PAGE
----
You must know the feeling, the sense that the familiar is not quite right, but you can’t immediately spot it. The first time you see your sports hero wearing the colours of a new team, a friend without a regular beard or with a very new haircut. Or, maybe, the first time we saw HM The Queen wearing glasses. This car is one of those.
I saw this nominally regular Austin 1300 MK3 in New Zealand, sitting innocently outside a supermarket in the shopping centre car park, soaking up sunshine. My first thoughts were that it was good to see a car that old in daily service, even in somewhere as gently paced as Rotorua. Being a Curbivore, I went to look more closely and was intrigued again.
The first intrigue was the colour. The UK market never got this colour – the ADO16 family mostly came in a more conservative palette and this colour, in the UK at least, says mid to late 1970s not early 1970s. Remember, the car was discontinued in 1973, supplanted by the Allegro.
Or was it? One of the beauties of the New Zealand vehicle registration system is that the car’s model and year of manufacture are printed on the windscreens sticker, and this car was identified as a “1975 Austin 1300”.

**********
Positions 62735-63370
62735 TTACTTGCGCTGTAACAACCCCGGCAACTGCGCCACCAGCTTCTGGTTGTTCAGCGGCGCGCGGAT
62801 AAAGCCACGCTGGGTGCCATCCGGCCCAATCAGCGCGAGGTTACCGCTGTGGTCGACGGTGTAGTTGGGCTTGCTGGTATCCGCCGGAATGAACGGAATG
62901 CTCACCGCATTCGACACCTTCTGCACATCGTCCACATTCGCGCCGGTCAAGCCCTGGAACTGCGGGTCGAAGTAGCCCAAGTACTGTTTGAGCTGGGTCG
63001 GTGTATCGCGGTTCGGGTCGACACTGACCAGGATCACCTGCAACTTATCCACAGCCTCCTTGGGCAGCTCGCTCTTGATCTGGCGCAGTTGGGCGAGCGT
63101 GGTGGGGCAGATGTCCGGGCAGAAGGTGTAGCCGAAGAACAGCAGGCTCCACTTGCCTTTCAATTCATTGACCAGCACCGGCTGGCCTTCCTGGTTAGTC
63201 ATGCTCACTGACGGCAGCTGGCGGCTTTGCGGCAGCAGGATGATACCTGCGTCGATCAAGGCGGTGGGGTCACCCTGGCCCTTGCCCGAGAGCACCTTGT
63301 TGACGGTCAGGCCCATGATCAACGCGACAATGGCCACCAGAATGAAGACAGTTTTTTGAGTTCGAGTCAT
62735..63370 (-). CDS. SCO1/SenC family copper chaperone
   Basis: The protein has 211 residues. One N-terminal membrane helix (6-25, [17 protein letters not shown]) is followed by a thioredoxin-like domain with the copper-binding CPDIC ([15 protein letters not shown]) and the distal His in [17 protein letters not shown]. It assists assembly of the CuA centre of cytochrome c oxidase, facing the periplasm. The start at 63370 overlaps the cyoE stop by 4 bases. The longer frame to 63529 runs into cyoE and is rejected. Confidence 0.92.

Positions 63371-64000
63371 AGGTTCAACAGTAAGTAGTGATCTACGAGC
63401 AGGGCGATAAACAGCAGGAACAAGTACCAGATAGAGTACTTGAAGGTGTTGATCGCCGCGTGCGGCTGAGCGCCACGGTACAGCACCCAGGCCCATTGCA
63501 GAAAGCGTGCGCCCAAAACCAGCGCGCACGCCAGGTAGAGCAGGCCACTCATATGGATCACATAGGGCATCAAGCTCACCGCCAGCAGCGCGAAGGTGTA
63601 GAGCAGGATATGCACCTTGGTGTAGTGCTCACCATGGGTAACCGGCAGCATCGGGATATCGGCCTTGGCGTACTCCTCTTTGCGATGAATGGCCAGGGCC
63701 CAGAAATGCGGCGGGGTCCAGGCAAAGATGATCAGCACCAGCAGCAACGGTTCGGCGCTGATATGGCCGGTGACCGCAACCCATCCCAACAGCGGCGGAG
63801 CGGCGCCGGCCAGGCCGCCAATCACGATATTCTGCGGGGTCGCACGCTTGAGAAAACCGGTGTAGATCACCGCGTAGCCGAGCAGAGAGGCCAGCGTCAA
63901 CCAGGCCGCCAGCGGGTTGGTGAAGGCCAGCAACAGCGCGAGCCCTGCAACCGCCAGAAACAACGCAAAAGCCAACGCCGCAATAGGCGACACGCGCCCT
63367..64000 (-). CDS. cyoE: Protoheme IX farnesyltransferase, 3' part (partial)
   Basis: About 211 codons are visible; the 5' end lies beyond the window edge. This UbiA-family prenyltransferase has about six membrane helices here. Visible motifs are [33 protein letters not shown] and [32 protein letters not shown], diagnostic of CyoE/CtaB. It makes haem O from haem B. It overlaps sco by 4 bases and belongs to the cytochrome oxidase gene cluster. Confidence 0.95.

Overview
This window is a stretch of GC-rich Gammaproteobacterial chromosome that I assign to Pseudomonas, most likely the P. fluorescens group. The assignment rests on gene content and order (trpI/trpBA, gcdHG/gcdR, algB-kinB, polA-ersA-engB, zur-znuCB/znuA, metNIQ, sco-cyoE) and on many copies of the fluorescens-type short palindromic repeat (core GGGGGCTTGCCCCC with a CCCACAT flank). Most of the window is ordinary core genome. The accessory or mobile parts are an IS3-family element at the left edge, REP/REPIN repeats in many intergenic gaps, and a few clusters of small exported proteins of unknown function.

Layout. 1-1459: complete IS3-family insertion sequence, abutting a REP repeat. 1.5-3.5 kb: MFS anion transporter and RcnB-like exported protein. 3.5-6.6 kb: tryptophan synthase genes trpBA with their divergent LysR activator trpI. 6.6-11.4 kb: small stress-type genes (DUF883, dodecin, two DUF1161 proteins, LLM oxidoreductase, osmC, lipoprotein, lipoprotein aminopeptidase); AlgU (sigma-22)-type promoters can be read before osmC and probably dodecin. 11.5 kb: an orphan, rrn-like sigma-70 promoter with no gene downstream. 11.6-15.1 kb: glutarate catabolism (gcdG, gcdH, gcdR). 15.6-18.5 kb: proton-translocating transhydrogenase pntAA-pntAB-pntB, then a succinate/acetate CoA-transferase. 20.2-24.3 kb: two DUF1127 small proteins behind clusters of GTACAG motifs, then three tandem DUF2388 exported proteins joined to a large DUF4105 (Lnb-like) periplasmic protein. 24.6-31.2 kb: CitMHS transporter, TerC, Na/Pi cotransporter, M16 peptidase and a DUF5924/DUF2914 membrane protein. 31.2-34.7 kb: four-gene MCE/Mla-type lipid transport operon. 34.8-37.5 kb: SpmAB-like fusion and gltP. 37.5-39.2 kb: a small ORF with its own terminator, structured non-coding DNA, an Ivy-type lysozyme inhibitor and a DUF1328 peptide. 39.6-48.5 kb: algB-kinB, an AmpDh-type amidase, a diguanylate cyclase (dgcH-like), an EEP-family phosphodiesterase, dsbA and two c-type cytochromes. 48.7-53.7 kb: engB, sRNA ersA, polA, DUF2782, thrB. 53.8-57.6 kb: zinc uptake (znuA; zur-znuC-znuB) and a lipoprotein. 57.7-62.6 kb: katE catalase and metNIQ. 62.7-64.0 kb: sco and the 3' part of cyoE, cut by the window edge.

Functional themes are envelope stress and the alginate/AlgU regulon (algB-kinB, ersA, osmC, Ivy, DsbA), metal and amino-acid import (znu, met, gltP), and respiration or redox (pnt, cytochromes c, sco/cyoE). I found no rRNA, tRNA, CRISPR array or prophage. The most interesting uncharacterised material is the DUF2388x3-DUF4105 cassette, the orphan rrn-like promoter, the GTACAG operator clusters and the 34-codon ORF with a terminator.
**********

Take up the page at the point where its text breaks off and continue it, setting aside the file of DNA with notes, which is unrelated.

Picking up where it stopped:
The ADO16 was assembled locally, by a business originally known as Dominion Motors and later as New Zealand Motor Corporation (NZMC).
The car assembly, from CKD shipped from the UK with local variations, was centred on a factory in Newmarket, part of Auckland, although the business was also active in importing built up cars, particularly from Australia. Being a contract assembler, other brands were also assembled, starting with Honda in 1976. The company now known as Honda New Zealand can be traced to NZMC.
New Zealand no longer assembles cars, the last car coming out of NZMC in 1998. The dominant brands are Japanese, and a significant source of supply is from Japan in the form of lightly used vehicles.
But, to see an unusually coloured, “wrong” year ADO16 in daily use was still a pleasant holiday surprise. One of many in New Zealand.
More ADO16: CC 1965 MG1100 – BMC’s Greatest Hit